Wednesday, October 1, 2008

Sudden horror near the campaign trail

I saw this article today and decided to reprint it - it's not about politics, but rather a day in a small Southern town where a community shares in a sadness together.

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By Bob Greene
CNN Contributor


ABOARD THE CNN ELECTION EXPRESS (CNN) -- On the morning of last week's presidential debate, I walked, as I had every day since arriving in Mississippi, along Highway 6 in Batesville.

William "Son" Hudson, 66, was the director of Panola County's emergency operations.

It's a stretch of road with local businesses and chain fast-food restaurants along both sides, and no sidewalks, just grass and gravel. I had gotten to know the businesses by name and by sight: Yolanda's Tax Service, Smith Cleaners, Mary Nell's Blossoms, Mike's Bargains, dozens more.

Batesville is a town of about 7,000 residents some 30 minutes from the University of Mississippi in Oxford, where the debate was to be held. By late morning of debate day, the temperatures were already in the 80s, and the sun was unrelenting. I was thinking, as I walked, what a pleasant and peaceful routine this had become.

At the East Oaks Shopping Center, a small strip of shops across from the local Wendy's, I turned down a driveway toward the perimeter of the storefronts, just to make the walk a little longer. As I headed back up to Highway 6, I heard the sound of what I thought was a fender-bender.

Then my eyes became unable to fully take in what they were seeing.

A huge log-hauling truck, at least 45 feet long, was tipping toward its right side. It carried dozens of gigantic freshly cut hardwood logs, each 30 to 40 feet long. Their combined weight, I was told later, was tens of thousands of pounds.

The truck rolled fully onto its side. The logs broke their bonds. One by one, they fell to the earth. They seemed to be tumbling in slow motion. The sound was like terrible drumbeats.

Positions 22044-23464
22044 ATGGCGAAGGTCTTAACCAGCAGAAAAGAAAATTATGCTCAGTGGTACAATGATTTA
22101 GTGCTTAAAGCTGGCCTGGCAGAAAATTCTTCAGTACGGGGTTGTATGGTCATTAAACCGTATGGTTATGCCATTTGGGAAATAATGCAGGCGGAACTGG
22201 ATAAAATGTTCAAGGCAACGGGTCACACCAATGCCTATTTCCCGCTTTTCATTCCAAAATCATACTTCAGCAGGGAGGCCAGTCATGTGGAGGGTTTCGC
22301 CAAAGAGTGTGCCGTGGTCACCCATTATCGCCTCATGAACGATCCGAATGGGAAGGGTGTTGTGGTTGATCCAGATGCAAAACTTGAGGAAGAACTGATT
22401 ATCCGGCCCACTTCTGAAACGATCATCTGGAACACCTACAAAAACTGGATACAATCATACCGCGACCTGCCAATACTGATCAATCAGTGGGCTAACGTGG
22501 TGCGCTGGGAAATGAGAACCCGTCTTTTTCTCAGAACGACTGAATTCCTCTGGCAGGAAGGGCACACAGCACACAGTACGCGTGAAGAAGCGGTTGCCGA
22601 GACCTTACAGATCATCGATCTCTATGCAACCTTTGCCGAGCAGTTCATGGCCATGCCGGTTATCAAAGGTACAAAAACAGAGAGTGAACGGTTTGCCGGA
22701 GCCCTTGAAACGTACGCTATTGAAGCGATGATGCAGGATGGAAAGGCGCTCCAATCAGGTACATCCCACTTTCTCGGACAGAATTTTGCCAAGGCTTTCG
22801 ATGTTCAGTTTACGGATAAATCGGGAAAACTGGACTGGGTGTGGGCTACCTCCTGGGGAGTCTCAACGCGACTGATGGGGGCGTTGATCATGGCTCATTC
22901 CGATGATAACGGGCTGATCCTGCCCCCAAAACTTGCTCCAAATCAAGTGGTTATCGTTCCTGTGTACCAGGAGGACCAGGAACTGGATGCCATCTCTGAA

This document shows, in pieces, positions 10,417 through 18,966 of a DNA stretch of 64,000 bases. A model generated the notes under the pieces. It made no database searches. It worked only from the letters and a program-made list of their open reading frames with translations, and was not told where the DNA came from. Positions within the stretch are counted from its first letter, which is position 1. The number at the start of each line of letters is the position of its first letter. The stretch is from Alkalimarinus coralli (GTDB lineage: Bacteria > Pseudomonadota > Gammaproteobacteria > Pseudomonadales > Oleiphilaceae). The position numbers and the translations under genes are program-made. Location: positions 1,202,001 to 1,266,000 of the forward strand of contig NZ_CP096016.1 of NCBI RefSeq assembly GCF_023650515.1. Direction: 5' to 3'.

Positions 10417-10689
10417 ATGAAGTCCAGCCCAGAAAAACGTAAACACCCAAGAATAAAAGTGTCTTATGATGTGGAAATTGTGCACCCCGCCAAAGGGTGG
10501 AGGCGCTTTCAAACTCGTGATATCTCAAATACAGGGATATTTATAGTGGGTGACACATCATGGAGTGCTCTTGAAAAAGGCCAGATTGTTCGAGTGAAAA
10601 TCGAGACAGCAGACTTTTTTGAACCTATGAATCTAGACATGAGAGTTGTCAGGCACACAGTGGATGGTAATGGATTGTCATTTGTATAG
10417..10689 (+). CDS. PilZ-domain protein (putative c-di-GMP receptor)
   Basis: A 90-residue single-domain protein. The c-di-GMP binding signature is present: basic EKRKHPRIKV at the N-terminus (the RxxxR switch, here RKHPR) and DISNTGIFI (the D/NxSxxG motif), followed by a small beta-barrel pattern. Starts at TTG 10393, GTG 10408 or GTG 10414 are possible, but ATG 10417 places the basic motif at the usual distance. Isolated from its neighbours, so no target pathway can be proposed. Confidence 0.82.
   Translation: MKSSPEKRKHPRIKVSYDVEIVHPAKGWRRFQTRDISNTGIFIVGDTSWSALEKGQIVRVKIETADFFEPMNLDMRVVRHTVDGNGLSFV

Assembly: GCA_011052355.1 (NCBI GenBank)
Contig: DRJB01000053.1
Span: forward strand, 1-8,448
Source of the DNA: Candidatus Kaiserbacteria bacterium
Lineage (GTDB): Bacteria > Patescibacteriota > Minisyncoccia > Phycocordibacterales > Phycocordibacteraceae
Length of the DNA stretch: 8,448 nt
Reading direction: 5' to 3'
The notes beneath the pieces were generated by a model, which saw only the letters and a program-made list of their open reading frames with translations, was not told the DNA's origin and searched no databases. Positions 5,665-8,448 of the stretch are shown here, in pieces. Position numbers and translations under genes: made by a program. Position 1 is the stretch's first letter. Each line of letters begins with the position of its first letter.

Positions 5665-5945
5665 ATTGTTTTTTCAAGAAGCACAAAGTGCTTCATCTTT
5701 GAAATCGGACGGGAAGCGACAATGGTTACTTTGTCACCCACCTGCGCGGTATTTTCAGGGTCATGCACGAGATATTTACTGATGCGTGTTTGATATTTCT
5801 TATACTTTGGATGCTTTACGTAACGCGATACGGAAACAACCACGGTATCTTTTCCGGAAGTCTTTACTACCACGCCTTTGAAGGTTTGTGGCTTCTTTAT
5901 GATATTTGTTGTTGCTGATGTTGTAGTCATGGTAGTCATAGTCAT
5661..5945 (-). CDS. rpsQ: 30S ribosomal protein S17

They fell and fell. And then I saw that they were falling onto a light pickup truck that had been traveling the other way on the road.

This was in the heart of the small town in the middle of a lovely day. I ran toward the accident; as I did so, a man in a red T shirt -- the driver of the log hauler -- crawled from the cab of his big truck and, as if in shock, walked to one of the poles holding up the East Oaks Shopping Center sign. He dropped to his knees. He put his face in his hands and then rested his forehead against the pole, as if praying.

People were beginning to emerge from nearby stores. Several of us tried to get close to the pickup truck that had been crushed, to attempt to help. The pickup truck, and much of the road, was covered by the enormous logs.

All we were able to see through the space between the logs was some wording on the door of the pickup: "Panola County Emergency Management."

Some local residents began to say: "That's Son's pickup." Later I found out that "Son" was the nickname in town for William Hudson, 66, the director of the county's emergency operations. He had just happened to be on Highway 6 on this morning.

Police and fire responders began to arrive. At first they seemed shocked by the scale of the calamity that had come to their town.

Within seconds, it became much worse for them: One at a time, they each began to realize that they knew the man in the crushed truck. Many of them were his friends.

They tried to crawl through the logs. They called toward the driver's-side window. "Can you hear me?" they shouted. "Can you hear me?"

Men with chain saws climbed on top of the obscene jumble of massive logs and desperately began cutting at them. The sound was one you would expect to hear deep in a forest. But these logs were horizontal, not vertical, and this was in the middle of a town, and the men were making little progress.

It seemed that every emergency vehicle in that part of Mississippi soon arrived: Batesville Police, Panola County Sheriff's Department, Batesville Fire Department, Mississippi Highway Patrol. And always, the wailing sound of power saws straining to cut through logs.

You could tell that the rescuers feared they had no chance. William "Son" Hudson was dead beneath the Mississippi sun in the town he was devoted to protecting. Up the road in Oxford, a debate designed to help determine the next president of the United States would, after nightfall, be ready to commence. It had suddenly ceased to matter as much in Batesville, a place now wounded and forever changed.

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go HERE for original story

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